Star Trek VI: The Undiscovered Country – Special Edition

Star Trek VI SESynopsis: The Enterprise leads a battle for peace in a spectacular Star Trek adventure that’s “impossible to resist” (James Veniere, Boston Herald). The Federation and the Klingon empire prepare for a peace summit after years of war, but the prospect of harmony with sworn enemies is an alarming one to Admiral Kirk (William Shatner). And when a Klingon ship is attacked and the Enterprise is held accountable, both worlds brace for what may be their final, deadly encounter. Directed by Nicholas Meyer (Star Trek II: The Wrath of Khan) and co-starring Christopher Plummer, this action-filled epic soars with warp-speed thrills and excitement! This Special Collector’s Edition includes two scene revisions by Nicholas Meyer.


Star Trek VI: The Undiscovered Country – Special Edition 8.5

eyelights: new look, same great taste (nearly).
eyesores: the redundancy of the new material. the dumbing down of a couple of scenes.

I honestly don’t know the history of ‘Star Trek VI: The Undiscovered Country‘. No thanks to ‘The Final Frontier‘, which took away my interest in ‘Star Trek’ (albeit temporarily), I wasn’t paying attention to the original crew’s swan song when it came out; I had tuned out nearly completely.

I certainly didn’t rush out to see the picture.

(Stupid me)

In any event, the picture went through a few minor changes over the years. First it was truncated for network TV. Then the original theatrical version was augmented with new bits for the 1992 home video release. Then it was further enhanced in 2003 for the Special Edition DVD.

I didn’t know this until I realized that the 2009 blu-ray release featured the original theatrical version.

Without any enhancements.

So how does the Special Edition hold up? Let’s take a look.

  • First, there’s the matter of the aspect ratio. For reasons that escape me, the picture was cropped from its original 2.39:1 widescreen ratio to 1.95:1, which reframes all the shots. Now, it appears that the picture was shot in 1.66:1 (and with many aspect ratios in mind, given that TVs were 1.33:1 back then). But 1.95:1 is just plain weird – it’s a nonsensical format that no one uses. Plus it looked less epic than the widescreen one.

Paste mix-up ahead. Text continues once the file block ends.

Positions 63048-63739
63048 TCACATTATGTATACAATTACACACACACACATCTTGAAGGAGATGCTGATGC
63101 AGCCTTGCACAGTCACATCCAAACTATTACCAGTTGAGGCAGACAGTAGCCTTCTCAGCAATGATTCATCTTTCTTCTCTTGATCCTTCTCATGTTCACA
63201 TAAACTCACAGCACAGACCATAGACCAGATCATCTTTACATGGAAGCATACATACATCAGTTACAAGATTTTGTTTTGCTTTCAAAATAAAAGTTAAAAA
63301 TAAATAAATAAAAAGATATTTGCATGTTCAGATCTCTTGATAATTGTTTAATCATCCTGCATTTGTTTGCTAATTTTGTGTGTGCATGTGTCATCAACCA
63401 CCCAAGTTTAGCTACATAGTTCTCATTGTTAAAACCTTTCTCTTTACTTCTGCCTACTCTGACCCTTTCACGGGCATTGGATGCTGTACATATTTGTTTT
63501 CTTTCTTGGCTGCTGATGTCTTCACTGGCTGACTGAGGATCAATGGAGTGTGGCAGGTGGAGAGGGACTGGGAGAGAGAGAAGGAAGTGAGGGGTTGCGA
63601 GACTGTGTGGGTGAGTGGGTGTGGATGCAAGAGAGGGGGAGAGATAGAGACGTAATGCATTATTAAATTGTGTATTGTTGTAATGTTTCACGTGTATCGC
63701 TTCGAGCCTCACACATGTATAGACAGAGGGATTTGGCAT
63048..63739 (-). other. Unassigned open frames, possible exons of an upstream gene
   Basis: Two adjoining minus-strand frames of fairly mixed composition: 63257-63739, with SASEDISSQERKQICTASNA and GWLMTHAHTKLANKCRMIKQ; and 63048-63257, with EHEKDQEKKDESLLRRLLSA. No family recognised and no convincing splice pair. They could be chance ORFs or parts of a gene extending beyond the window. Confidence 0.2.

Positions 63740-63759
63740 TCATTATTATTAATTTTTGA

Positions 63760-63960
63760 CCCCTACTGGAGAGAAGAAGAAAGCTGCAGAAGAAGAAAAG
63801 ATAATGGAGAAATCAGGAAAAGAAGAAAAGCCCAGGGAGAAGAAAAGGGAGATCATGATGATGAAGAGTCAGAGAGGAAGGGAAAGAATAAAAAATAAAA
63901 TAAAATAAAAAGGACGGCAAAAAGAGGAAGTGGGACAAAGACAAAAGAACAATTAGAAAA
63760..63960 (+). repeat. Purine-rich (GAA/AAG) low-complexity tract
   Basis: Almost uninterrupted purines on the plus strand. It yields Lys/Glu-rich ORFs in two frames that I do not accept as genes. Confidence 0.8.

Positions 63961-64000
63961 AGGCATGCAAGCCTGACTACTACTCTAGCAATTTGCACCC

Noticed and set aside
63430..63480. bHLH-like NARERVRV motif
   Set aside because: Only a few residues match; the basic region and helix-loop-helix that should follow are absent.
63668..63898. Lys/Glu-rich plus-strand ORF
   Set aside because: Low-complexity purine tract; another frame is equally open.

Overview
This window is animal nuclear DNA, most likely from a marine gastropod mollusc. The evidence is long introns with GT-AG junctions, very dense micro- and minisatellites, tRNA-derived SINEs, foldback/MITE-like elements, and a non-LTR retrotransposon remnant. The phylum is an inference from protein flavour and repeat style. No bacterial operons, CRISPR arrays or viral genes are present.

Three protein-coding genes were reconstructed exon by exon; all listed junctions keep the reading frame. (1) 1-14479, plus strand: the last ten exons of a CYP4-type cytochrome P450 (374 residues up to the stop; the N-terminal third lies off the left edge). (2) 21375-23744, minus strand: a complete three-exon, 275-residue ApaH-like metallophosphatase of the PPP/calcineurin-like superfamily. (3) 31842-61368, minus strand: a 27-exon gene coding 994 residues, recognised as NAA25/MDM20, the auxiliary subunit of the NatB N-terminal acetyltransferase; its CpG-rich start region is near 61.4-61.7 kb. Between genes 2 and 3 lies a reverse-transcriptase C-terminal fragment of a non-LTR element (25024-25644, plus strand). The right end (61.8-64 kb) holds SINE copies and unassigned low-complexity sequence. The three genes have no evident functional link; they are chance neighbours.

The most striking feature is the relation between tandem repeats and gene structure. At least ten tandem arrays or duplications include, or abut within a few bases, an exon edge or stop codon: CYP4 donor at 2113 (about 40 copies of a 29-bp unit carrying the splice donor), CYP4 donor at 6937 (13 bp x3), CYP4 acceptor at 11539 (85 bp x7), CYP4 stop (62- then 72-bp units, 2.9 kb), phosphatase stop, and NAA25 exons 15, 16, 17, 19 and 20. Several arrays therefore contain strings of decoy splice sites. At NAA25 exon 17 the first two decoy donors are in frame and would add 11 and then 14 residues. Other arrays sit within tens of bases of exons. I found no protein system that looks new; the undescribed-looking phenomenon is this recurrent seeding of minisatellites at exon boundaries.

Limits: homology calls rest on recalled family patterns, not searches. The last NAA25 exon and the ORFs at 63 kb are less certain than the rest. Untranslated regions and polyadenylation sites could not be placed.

• The first significant change is an extension of the meeting at the Federation President’s quarters. After he attests that he will uphold the law, which ends the scene in the original version, he receives a visit from a handful of Starfleet military advisors, trying to convince him to stage a rescue mission for Kirk and McCoy. He listens politely but reaffirms his plan to let the courts decide the matter. Frankly, it’s pretty redundant, though one could argue that it betrays the Admiral, Colonel and Commander-in-Chief’s conspiracy, as they’re so gung ho. Either way, it’s better left on the editing room floor.
  • The next notable addition is a scene between Spock and Scotty as they discuss the matter of the two torpedoes fired upon the Klingon vessel. It’s also a bit redundant because the concept that the computer records were falsified and that they would need to check all the torpedoes one-by-one was already established. The only thing added here is when Valeris arrives and adds that the Chancellor’s daughter was guilty – based on absolutely no facts whatsoever. For a Vulcan, this seems a bit out of character, and it ultimately kind of overplays its hand. It’s definitely best left edited out.
  • Spock’s mind meld with Valeris towards the end added flashes of her allies as he’s probing her mind. Clearly this was designed for people who weren’t able to make the connections without visual aids. People like me, actually, as I’m terrible with names. However, I still think that the picture works better without it – it’s far too unsubtle and it feels a bit clunky.
  • The death and unmasking of the assassin at the end is also substantially different in that a lot more attention is put on the fact that the Klingon’s blood is red, not violet (as originally established in the assassination sequence aboard the Chancellor’s vessel) and it is revealed that it’s Colonel West, in disguise. It’s an interesting twist, but it actually doesn’t contribute much to the finale. By that virtue alone, I have to write it off for being superfluous.

There are a couple of other minor changes that don’t really matter much, but what I found interesting is that I felt that there were other changes, even though this was not at all the case.

  • For instance, I thought that the opening aboard the Excelsior with Sulu was longer. I also thought that the fight scene between Kirk and the alien on the penal colony was extended slightly. Apparently not so, though I must admit that I didn’t bother to compare both versions just to confirm this.
  • And what I thought had been was a crap CGI enhancement of the gutted Praxis? All in my mind, apparently. As for the two moons on the penal colony? They were already there. It just goes to show how perception and memory sometimes collide to drastically change one’s experiences.

But, ultimately, though the Special Edition is barely any different from the original theatrical version, I have to downgrade this version of the movie for two reasons: 1) It’s utterly redundant, and 2) It dumbs down the picture, catering to the few people not alert enough to follow the plot.

Frankly, that very much diminishes its worth.

Stick with the original.

Date of viewing: August 22, 2016

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